A Short Guide to MicroSoft Teams Audio Conferencing

A Short Guide to MicroSoft Teams Audio Conferencing

Microsoft Teams can have a very complicated licensing method. 

The base license is included in most bundles (E1, E5, Business Premium, etc.) which includes using Teams along with peer-to-peer calling and meetings using computer audio.  

To add the functionality of a dial-in number, an audio-conferencing add-on license is needed for each meeting organizer (this license is included in E5).

However, that audio conferencing license adds more features but also comes with limitations, especially with regards to dialling out from a meeting. 

This post will go through these limitations and how to avoid a potential bad end user experience. 

 

What is the audio-conferencing add-on license? 

When a person schedules a meeting without an audio-conferencing license assigned to them, the meeting invite will contain a link to join the meeting but no dial-in number or a conference ID: 

This should be fine for most meetings as people can join via the web or desktop client to the meeting and use their computer audio. 

However, we still have many people that want to dial into a meeting. To add dial-in information to a meeting invite, an administrator will need to assign an audio-conferencing license to the meeting organizer. When that person goes to create a meeting, the invite will include a dial-in number along with a conference ID: 

 

Dial Out Capabilities 

Initially when Teams was introduced, Microsoft provided a “complimentary dial-out capability”. This benefit was for customers that were rolling out audio conferencing to their users and they had 900 minutes per user per month to dial out to any of the 44 Zone A countries and regions. These minutes were pooled at the tenant level, so if you had 100 users with audio conferencing licenses, those 100 users had 90,000 minutes a month for dial out.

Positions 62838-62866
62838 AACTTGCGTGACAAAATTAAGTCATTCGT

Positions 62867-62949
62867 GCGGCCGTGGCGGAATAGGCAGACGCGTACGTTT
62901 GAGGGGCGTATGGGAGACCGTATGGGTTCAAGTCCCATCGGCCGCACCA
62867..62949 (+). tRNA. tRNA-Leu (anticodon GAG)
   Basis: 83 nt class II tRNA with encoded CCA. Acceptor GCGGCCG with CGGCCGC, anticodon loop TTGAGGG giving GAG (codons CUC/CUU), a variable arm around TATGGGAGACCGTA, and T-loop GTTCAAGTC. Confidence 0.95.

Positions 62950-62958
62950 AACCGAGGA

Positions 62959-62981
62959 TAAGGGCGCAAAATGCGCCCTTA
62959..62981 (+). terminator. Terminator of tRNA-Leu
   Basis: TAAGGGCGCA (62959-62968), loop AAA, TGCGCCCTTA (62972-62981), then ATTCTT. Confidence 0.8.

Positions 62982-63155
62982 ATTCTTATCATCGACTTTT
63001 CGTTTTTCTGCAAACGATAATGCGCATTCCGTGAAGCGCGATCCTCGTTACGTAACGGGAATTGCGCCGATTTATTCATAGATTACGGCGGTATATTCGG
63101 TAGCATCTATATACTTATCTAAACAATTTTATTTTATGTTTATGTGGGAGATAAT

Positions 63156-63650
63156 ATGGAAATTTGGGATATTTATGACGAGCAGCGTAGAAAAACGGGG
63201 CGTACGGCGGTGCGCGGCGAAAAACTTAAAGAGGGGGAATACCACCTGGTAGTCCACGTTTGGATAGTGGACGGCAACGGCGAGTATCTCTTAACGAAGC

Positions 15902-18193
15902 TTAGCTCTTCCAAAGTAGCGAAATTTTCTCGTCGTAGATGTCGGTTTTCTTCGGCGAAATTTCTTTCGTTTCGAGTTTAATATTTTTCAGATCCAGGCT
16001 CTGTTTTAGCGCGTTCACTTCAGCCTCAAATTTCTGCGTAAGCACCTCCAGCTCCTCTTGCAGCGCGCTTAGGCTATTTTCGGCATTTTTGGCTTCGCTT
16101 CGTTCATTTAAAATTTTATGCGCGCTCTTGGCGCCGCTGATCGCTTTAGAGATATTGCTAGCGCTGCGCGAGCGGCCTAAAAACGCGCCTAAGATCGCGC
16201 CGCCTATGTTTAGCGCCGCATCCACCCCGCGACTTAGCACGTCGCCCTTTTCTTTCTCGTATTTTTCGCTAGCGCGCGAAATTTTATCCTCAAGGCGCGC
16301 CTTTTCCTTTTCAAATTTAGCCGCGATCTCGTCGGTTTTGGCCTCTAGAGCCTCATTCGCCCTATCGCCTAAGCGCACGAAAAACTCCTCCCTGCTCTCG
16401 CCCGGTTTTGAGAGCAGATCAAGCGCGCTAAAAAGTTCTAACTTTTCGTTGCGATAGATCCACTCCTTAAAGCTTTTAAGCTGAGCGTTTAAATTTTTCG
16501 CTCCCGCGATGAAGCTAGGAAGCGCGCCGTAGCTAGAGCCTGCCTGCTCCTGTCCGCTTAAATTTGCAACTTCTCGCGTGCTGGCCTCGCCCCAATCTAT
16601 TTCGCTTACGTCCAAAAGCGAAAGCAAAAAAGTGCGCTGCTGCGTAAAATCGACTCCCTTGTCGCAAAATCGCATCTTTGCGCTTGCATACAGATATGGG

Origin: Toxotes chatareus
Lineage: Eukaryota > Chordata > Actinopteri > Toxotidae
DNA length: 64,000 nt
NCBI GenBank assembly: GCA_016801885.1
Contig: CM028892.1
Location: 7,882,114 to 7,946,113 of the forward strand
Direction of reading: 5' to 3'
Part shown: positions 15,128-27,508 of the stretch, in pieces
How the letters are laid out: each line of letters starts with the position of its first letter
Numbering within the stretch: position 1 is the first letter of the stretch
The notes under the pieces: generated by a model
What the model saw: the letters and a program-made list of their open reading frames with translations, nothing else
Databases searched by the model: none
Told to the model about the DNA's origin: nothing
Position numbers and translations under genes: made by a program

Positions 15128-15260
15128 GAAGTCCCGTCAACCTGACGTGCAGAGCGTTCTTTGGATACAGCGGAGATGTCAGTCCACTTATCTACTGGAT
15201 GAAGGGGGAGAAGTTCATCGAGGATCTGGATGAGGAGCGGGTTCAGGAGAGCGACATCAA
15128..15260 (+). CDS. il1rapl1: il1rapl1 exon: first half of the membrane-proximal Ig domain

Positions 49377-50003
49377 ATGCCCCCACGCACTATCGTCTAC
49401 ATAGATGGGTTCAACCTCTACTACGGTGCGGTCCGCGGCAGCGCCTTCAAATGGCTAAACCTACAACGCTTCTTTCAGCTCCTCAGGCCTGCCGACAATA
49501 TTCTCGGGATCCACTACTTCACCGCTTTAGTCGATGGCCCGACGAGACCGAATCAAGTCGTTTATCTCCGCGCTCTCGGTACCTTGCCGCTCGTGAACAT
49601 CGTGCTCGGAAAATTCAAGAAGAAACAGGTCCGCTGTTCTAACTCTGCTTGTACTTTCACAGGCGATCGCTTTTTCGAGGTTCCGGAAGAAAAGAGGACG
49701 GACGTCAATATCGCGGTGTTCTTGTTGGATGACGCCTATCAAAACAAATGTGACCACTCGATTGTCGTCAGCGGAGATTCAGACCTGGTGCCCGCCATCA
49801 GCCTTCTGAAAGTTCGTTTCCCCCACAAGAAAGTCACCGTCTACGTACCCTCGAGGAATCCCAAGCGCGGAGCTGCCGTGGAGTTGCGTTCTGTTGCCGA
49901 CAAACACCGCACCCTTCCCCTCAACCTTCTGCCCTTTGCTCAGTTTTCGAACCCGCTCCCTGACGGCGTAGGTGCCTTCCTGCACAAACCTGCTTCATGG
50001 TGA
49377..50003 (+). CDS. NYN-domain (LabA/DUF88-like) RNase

Unfortunately, this benefit ended on November 2019. Instead of 900 minutes per user, this dropped to 60 minutes per user assigned an audio-conferencing license (these minutes are still pooled at the tenant level). So now those 100 users drop to just 6,000 minutes per month for the dialling out to any Zone A countries.  

So, what happens when you use all of your dial out minutes? 

 

Communications Credits to the Rescue 

Microsoft Teams has an additional license called communications credits that allow for purchasing additional minutes after available minutes have been consumed. These also allow the use of toll-free numbers for audio conferencing. In our case, communications credits are going to allow our users to continue dialling out from an audio-conferencing meeting once the pooled minutes are consumed, and they are charged on a per minute basis. 

To allow this consumption of the credits, we need to provision communications credits licenses to our tenant (which are free and unlimited) and assign them to users who potentially need to use the credit in order to continue making calls. We then need to add a pre-paid balance for our credits inside the menu under Billing > Your products. You can add funds as a one off or setup auto-recharge when the balance hits a certain threshold to automatically increase credits. 

Once the communications credits license is assigned to your users, they will have the ability to continue making dial out calls after the pooled minutes have been consumed. They will be charged on a per-minute basis to do so.

 

Contact Thomas Peer Solutions to discuss which licencing option is best for you.